The CMA said it planned to scrutinise environmental claims being made by the business, which is known for household name mass brands such as Dove, to make sure consumers aren’t being misled.
The move comes as part of the CMA’s wider investigation into greenwashing.
According to the CMA, its initial review uncovered a range of concerning practices. Its concerns included:
- certain statements and language used by Unilever appear vague and broad, and may mislead shoppers regarding the environmental impact of those products.
- claims about some ingredients are presented in a way that may exaggerate how ‘natural’ the product is, and so may create an inaccurate or misleading impression.
- claims focusing on a single aspect of a product may suggest it is environmentally friendly.
- certain green claims – particularly in relation to recyclability – may be unclear, as they fail to specify whether they relate to all or part of a product, or packaging.
- Unilever’s use of colours and imagery – such as green leaves – may create the overall impression that some products are more environmentally friendly than they actually are.
"Surprised and disappointed"
When asked about the investigation, a spokesperson from Unilever said it was “surprised and disappointed with the CMA’s announcement" and that it would "refute that our claims are in any way misleading.”
They continued: “Unilever is committed to making responsible claims about the benefits of our products on our packs and to these being transparent and clear, and we have robust processes in place to make sure any claims can be substantiated.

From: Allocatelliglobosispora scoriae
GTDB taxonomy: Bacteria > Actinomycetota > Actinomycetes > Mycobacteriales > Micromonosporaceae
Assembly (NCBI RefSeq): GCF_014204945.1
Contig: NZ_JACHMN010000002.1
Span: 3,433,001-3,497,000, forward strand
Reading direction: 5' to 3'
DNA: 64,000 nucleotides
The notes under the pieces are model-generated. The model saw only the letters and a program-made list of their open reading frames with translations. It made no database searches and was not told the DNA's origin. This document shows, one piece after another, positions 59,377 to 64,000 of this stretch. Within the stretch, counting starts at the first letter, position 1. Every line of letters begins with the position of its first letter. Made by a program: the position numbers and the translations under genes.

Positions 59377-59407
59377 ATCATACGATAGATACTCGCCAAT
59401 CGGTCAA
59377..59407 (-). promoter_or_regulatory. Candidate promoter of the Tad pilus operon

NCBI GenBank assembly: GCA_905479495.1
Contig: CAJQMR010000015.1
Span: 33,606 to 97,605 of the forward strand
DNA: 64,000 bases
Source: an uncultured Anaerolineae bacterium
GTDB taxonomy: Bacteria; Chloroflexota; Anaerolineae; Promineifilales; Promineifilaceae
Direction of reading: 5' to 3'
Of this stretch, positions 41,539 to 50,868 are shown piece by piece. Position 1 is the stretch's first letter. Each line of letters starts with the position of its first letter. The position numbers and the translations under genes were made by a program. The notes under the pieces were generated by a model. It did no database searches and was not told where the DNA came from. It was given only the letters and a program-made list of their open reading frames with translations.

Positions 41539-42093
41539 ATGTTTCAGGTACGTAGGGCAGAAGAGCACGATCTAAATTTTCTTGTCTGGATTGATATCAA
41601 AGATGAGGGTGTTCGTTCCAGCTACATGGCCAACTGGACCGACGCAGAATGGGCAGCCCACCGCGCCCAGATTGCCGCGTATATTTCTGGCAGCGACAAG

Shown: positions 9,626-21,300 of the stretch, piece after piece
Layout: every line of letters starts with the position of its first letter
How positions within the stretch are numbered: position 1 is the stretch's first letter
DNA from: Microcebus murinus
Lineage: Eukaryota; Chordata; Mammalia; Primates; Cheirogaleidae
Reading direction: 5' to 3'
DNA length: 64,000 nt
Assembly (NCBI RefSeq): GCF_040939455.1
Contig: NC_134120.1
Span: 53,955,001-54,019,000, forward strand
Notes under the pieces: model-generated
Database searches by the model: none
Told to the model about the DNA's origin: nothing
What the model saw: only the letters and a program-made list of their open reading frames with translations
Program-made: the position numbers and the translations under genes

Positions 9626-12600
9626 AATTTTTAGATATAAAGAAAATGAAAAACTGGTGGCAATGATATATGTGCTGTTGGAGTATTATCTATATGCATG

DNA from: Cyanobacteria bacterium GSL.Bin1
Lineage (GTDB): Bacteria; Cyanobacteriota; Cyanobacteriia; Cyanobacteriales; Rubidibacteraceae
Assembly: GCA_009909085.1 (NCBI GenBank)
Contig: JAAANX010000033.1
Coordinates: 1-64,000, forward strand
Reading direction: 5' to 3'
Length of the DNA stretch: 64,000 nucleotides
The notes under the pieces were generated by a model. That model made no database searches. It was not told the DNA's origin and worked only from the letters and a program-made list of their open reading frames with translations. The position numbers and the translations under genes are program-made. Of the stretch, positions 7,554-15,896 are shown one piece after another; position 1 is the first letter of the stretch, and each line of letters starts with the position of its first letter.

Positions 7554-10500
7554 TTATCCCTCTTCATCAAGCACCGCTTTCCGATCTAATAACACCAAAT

They also highlighted that Unilever uses an On-Pack Recycling Label (OPRL) to provide consumers with information on how to dispose of our packaging after use, and that the company is a founding signatory of the UK Plastics Pact, which they said “brings together the entire plastics packaging value chain to tackle the challenges around plastic waste.”
“We will continue to co-operate with the CMA and fully comply with further requests for information,” they added.
Worried about misleading 'green' claims
Meanwhile, Chief Executive of the CMA, Sarah Cardell, said: “More people are trying to do their bit to help protect the environment, but we’re worried many are being misled by so-called ‘green’ products that aren’t what they seem.
Cardell said that the evidence seen so far had raised concerns about how Unilever presents certain products as environmentally friendly. "We’ll be drilling down into these claims to see if they measure up. If we find they’re greenwashing, we’ll take action to make sure shoppers are protected,” she said.
The CMA said it will use its information-gathering powers to obtain further evidence to progress its investigation. It said that potential outcomes could include "securing undertakings from Unilever that commit the firm to change the way it operates; taking the company to court; or closing the case without further action."
In January 2022, the CMA launched a compliance review of environmental claims in the fashion retail sector, where an estimated £54 billion is spent by consumers annually. Following this, it opened an investigation into environmental claims made by ASOS, Boohoo and George at Asda.
Then in January 2023, it expanded its work on environmental claims to include fast-moving consumer goods (FMCG).